Employing your First Employee – A Match Made in Heaven

If, like many small businesses, you have found the recession is an excellent, if surprising, time to grow your firm, you may face the possibility of doubling your workforce; by hiring your first employee.  It’s a sure sign that your business is doing well, however, unless you run an HR agency the chances are that finding the right person is not your area of expertise.  Finding the right employee can be hugely rewarding, allowing your business to grow further and take on yet more employees, but making a mistake at this stage can be, to put it mildly, disastrous.  So how do you find that perfect match?

Pre Interview Tips

  • Planning is everything, as ever.  Create a job description for the role.  Firstly, list key responsibilities and then expand this to more fully describe the requirements.  You may find that there are small details during this process that you would have otherwise overlooked.

  • There are a whole range of advertising opportunities, from shop windows to recruitment sites and resume sites.  Advertise on several of these; try to focus your search as you don’t want to be swamped by applicants – although given the state of the employment market this may well happen!

  • For professional recruitment help you may decide to use an agency, this can take some of the pressure off yourself, but for many small businesses the working relationship with your new employee will be a close one and you should be as closely involved at all stages as possible.

  • Prepare your questions for interview well in advance and stick to these with each individual.  You can tailor specifics for each one based on their application or resume, but to create an equal chance for all always use a basic set of questions.

  • Check resumes and applications closely.  One thing to avoid at this stage is discrimination.  Apart from the obvious legalities, assumptions are full of pitfalls.  Those from ‘poor’ neighbourhoods and ‘bad’ schools who have worked hard to gain qualifications may already have demonstrated some strong personal qualities.  Older applicants come with a host of life skills built-in, which can be incredibly useful in small firms.  Don’t discount anyone and try to think beyond the obvious.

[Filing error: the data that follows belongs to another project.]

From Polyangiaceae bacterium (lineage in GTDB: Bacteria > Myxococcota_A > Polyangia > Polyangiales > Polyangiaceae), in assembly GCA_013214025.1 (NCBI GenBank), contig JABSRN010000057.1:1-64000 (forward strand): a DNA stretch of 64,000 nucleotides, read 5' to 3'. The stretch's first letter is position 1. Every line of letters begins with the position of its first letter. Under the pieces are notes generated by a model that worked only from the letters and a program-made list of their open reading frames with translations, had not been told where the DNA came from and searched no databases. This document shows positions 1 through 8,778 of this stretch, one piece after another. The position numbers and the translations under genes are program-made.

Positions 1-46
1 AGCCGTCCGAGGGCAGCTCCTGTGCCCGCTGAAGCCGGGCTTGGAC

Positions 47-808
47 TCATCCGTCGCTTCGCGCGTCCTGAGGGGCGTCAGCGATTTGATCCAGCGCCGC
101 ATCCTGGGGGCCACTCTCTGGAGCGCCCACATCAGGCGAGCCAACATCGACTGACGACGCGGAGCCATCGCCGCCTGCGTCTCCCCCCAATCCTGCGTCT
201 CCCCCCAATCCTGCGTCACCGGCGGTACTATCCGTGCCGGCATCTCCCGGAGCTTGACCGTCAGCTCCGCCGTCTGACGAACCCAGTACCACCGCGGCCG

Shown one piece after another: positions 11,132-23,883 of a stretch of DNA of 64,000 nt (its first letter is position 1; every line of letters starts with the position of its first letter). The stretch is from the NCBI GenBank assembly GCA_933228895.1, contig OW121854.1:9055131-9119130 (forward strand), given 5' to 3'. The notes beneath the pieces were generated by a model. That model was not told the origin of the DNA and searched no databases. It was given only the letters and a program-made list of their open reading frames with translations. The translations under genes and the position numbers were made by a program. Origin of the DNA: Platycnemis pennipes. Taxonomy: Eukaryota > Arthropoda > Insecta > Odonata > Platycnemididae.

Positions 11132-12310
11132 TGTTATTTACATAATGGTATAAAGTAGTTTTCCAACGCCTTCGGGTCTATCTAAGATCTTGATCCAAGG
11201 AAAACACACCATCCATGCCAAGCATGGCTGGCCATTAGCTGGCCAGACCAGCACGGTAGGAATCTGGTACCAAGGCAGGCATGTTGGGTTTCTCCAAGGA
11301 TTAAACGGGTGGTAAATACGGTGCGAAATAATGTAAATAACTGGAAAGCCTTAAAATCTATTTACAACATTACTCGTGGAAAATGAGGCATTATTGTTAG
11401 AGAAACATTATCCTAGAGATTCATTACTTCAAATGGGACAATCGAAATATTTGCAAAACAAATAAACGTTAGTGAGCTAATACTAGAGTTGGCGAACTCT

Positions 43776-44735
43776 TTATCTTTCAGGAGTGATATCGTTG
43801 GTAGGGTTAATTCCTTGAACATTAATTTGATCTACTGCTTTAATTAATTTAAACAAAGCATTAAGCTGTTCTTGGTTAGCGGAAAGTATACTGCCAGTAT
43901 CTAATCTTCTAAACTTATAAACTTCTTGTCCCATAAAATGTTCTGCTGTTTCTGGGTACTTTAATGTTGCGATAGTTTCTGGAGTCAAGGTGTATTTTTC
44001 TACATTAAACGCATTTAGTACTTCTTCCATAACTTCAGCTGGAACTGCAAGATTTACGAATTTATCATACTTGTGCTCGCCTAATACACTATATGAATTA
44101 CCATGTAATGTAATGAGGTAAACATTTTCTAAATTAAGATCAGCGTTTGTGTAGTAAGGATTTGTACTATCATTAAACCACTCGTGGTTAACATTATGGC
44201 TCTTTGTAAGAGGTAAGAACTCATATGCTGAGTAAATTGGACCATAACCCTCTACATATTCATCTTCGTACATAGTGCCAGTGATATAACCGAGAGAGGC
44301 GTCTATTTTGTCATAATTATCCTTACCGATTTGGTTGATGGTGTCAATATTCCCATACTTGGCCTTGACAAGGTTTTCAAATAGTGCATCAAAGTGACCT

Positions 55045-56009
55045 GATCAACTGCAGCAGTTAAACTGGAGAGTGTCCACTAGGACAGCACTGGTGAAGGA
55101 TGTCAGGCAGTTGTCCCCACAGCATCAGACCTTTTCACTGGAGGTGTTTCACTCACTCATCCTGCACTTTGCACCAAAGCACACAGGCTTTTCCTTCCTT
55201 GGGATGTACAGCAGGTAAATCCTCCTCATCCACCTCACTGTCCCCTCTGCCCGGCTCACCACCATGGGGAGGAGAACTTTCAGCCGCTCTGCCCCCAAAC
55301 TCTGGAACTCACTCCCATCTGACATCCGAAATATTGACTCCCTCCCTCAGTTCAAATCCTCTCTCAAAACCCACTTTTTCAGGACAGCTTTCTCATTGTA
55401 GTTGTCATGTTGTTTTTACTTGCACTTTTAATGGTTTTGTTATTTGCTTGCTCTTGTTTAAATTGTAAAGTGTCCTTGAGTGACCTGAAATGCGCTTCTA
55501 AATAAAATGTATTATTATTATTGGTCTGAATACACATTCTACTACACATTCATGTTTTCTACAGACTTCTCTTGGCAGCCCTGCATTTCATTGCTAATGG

Interviewing Candidates

  • There are a range of useful tools on the internet that can be used at interview stage, including character assessments and skill tests.  These are useful, but don’t completely discount gut instinct.

  • Make time for the interviews, this is a crucial stage in the life of your business and it deserves not to be rushed.  Interview between three and six candidates as a minimum and allow at least thirty minutes per interview.

  • Have your rejection letters and offer letter ready in advance; a good candidate is likely to be in demand, if you find one, don’t give it chance to slip away.  Obviously we’re not talking at interview stage, but be prepared to make time to make your decision and then act on it promptly.

  • Don’t skimp on background checks, offers can always be made subject to references.  Follow up references and be sure that you are happy before confirming the appointment.


Final Words

There are two sensible approaches to employing any employee; a trial period is a good idea and is standard in most industries.  Payroll software should never be an afterthought and should be in place, ready and working and you should be familiar with it before your employee starts.

 

Author bio

Simon Wilson blogs about small business issues and general business help for SME's, covering everything from ‘how businesses can use make use of Social Media’ to’ tutorials for QuickBooks online accounting’. When he’s not online Simon enjoys swimming, cycling and travelling around the many sights of Europe.